Skip to main content
Culture and Creativity home page Culture and Creativity home page

Culture and Creativity

Published:  21 Feb 2024

2 cities shortlisted for European Capitals of Culture 2029 in Sweden

Kiruna and Uppsala have been shortlisted in the competition for the title of European Capital of Culture 2029 in Sweden.

Kiruna and Uppsala: shortlisted cities for the 2029 European Capitals of Culture in Sweden

A panel of 12 independent experts recommended the shortlist following a 1,5-day meeting in Stockholm. In 2029, Sweden will host the European Capital of Culture for the third time, after Stockholm in 1998 and Umea in 2014.

Sweden invited applications from interested cities in December 2022. Two cities submitted applications by the deadline of 2 January 2024: Kiruna and Uppsala.


Nestled in the northern reaches of Sweden, the small yet rapidly expanding mining city of Kiruna seeks to share its strong blend of Arctic and industrial narrative through creative experiences.


A city steeped in history and home to two world-class universities, Uppsala intends to explore the pivotal role of culture in the development of sustainable cities.

Being shortlisted for the title can result in significant cultural, economic and social benefits for the cities concerned, providing that their bid is part of a longer-term culture-led development strategy.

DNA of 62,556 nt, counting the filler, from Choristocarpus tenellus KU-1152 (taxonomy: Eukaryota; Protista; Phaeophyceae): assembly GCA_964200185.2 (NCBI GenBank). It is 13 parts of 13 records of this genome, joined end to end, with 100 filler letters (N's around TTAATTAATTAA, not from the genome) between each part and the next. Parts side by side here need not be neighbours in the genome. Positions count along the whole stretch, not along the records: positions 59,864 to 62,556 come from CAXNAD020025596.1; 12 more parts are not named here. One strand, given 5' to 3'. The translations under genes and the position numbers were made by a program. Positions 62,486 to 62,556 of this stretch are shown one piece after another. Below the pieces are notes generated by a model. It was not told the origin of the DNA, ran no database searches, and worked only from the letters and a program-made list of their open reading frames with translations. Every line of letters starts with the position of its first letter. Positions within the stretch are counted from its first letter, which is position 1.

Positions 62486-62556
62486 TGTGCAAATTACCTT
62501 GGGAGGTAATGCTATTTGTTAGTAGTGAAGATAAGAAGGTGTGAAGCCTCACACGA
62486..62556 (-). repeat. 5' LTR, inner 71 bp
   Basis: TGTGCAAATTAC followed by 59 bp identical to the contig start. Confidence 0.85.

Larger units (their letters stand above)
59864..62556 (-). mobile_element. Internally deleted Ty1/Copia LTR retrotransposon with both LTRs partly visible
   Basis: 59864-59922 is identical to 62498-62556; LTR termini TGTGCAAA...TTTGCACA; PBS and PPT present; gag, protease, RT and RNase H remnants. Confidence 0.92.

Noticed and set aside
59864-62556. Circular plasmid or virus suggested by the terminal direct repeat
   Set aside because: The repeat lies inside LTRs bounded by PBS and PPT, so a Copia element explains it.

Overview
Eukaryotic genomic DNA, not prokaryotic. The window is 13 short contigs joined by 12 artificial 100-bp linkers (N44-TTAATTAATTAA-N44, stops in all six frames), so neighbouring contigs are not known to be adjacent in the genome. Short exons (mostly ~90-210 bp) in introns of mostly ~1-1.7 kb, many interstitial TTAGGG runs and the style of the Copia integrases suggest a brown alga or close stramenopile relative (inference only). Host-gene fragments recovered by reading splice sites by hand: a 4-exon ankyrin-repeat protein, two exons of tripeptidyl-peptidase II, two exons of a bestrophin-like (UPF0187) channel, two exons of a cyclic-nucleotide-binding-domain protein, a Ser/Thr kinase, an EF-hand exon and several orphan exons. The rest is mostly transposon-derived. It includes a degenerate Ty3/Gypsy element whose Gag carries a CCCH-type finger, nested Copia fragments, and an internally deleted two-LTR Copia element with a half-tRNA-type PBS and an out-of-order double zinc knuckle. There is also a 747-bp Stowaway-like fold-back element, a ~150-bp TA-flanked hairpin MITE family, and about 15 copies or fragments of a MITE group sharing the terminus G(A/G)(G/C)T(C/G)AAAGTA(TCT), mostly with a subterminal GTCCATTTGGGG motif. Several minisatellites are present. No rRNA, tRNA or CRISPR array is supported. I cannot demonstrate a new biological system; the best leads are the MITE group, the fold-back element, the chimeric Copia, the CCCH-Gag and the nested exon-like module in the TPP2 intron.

Once the relevant Swedish authorities formally endorse the panel's recommendation, the cities will have until the autumn 2024 to complete their applications. The panel will then meet again in December 2024 to recommend the Swedish city to become the European Capital of Culture 2029.

In the same year, there will also be another European Capital of Culture, in Poland where the cities of Bielsko–Biała, Katowice, Kołobrzeg and Lublin were shortlisted.

How cities become European Capitals of Culture

The selection procedure has 2 rounds:

  1. a pre-selection round, following which a shortlist of candidate cities is drawn up
  2. a final selection round approximately nine months later. The selected city is then officially designated by the Member State concerned.

A panel of 12 independent experts examine the applications. The European Union institutions and bodies appoint 10 experts and the other 2, by the relevant national authorities.

The cities should prepare a cultural programme with a strong European dimension and must have a lasting impact and contribute to the long-term development of the city. The cities must also show that they have the support from the relevant public local authorities and the capacity to deliver the project.


Born in 1985 from an idea of the then Greek Minister of Culture, Melina Mercouri, the European Capitals of Culture have grown into one of the most ambitious cultural projects in Europe and one of the best known – and most appreciated – activities of the EU. Their objectives are to promote the diversity of cultures in Europe, to highlight the common features they share and to foster the contribution of culture to the long-term development of cities.

Tagged in:  Creative Europe
Published:  21 Feb 2024